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Chesapeake Energy Just Declared Bankruptcy: What Happens Next

By Matthew DiLallo – Jun 29, 2020 at 11:23AM

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The oil and natural gas producer hopes to eliminate $7 billion of debt via this restructuring process.

As expectedChesapeake Energy (CHKA.Q) has officially filed for Chapter 11 bankruptcy. Industry watchers have speculated for years that the energy company would need to make this move to restructure what seemed like a nearly insurmountable amount of debt. Now, it will now be able to eliminate a sizable chunk of that debt as well as some burdensome contracts, after which it will reemerge with a more sustainable capital and cost structure. 

Here's what investors can expect over the coming months.

Oil field worker with a laptop at sunset.

Image source: Getty Images.

A comprehensive restructuring

Chesapeake Energy and the majority of its creditors signed a restructuring support agreement that will allow the company to eliminate about $7 billion of its debt via the bankruptcy process. Some of those creditors have also agreed to provide the oil and natural gas giant with $925 million in debtor-in-possession financing, which will give it the funds to continue operating as it works its way through the restructuring proceedings. Finally, some of its lenders have agreed to provide the company with $2.5 billion in exit financing. They will also backstop a $600 million rights offering to inject new equity into the company following its exit from bankruptcy.

These agreements should help speed along the bankruptcy process. They provide Chesapeake Energy with a clear path to reduce its outstanding debt from its currently burdensome level of $9 billion to a more manageable amount of roughly $2 billion. Further, the company will have access to the funding it needs to continue paying royalty holders, employees, and certain vendors throughout the bankruptcy process. Finally, the company will have both debt and equity financing available once it exits bankruptcy, giving it the financial flexibility necessary to operate in the challenging energy market.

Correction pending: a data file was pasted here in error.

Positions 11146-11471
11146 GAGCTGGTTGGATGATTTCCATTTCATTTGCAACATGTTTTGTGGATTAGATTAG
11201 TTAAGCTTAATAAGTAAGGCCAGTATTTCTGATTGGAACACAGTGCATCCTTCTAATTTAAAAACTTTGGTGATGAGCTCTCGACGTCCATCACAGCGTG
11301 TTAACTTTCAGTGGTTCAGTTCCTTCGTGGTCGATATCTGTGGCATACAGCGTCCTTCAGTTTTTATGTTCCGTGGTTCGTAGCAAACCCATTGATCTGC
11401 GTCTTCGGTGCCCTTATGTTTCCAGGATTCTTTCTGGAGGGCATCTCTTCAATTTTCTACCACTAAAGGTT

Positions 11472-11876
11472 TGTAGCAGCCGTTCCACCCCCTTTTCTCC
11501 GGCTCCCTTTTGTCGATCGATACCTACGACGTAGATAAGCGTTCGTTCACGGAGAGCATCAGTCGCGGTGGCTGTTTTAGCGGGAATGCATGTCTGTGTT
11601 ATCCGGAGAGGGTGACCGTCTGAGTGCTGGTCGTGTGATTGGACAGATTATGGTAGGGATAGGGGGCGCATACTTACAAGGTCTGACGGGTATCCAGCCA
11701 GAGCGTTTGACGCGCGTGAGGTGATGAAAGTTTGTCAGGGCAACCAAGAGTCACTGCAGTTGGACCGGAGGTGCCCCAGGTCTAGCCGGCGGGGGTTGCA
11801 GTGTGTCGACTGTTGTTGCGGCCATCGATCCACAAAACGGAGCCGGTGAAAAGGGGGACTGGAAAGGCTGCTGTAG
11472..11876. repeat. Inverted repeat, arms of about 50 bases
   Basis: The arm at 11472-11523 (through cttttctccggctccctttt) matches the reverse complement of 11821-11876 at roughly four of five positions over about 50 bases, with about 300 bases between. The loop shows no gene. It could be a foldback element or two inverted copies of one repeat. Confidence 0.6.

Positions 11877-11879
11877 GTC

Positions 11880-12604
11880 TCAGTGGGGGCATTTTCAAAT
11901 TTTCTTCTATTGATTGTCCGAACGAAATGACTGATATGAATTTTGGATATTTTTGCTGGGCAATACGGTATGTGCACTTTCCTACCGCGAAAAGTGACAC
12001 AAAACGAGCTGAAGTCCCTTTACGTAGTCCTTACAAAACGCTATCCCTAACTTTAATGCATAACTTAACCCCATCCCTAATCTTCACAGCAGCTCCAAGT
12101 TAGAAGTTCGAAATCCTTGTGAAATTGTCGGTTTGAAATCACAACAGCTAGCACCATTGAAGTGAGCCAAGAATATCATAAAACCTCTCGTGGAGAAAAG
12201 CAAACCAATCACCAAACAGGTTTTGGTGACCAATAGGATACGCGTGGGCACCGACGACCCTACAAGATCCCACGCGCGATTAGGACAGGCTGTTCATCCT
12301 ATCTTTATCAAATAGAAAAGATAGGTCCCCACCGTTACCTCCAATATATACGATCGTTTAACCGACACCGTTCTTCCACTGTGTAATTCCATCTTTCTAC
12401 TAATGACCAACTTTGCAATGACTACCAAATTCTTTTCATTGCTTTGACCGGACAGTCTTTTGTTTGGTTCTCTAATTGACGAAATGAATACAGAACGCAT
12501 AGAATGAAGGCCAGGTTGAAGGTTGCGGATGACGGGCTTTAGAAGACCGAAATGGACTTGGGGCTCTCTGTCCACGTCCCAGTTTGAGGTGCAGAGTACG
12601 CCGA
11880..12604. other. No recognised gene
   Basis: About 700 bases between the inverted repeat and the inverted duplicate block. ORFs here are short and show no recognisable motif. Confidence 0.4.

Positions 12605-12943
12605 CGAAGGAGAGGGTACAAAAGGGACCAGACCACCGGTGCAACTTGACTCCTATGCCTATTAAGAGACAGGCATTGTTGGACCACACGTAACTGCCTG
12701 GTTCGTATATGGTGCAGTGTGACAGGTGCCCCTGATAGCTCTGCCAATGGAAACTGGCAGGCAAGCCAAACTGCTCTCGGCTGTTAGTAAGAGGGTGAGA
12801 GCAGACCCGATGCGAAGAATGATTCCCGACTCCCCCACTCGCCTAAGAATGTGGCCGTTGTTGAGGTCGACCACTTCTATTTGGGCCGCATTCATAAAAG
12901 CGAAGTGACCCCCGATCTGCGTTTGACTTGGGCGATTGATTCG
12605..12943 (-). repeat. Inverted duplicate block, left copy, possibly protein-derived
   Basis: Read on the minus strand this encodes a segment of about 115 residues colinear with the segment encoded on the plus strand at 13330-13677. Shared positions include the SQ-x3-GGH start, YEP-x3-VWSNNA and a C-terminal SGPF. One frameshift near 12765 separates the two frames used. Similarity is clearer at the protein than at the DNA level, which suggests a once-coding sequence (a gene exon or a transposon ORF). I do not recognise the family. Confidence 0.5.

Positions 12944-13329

What this means for existing Chesapeake Energy shareholders

While Chesapeake and the majority of its creditors have agreed to a comprehensive restructuring plan, many details remain to be determined. For example, the company also intends to restructure some of its legacy contractual obligations as part of the bankruptcy process, which could include leases, midstream contracts, and other goods and services agreements. That would enable the company to reduce some of these non-debt liabilities. This process could take time as the affected parties resolve their cases against the company. Chesapeake would also need to finalize and receive court approval for its agreements with creditors, which will likely result in them receiving a majority of its equity in exchange for eliminating debt. 

Given the uncertainties, the outcome for the company's existing shareholders isn't clear. It's possible -- even highly likely -- that the company will cancel its common stock, rendering it worthless. With the company eliminating $7 billion in debt, likely in exchange for equity, and issuing $600 million of new equity upon its reemergence, it seems highly unlikely that current shareholders will receive any value. Meanwhile, even if they retain a stake in the recapitalized company, that stake would be highly diluted given the amount of equity the company will likely have to issue to its creditors. 

While Chesapeake Energy expects its stock to continue trading publicly, the New York Stock Exchange has suspended the company and will de-list its shares. As such, it will probably move to an over-the-counter market, where investors can expect its stock price to remain highly volatile as reports trickle out on the status of its bankruptcy proceedings. While that movement will likely cause increased speculation, buying shares of Chesapeake Energy would be a high-risk gamble given the strong odds that they will end up worthless. Given all these uncertainties, investors should steer clear of this company.  

Matthew DiLallo has no position in any of the stocks mentioned. The Motley Fool has no position in any of the stocks mentioned. The Motley Fool has a disclosure policy.

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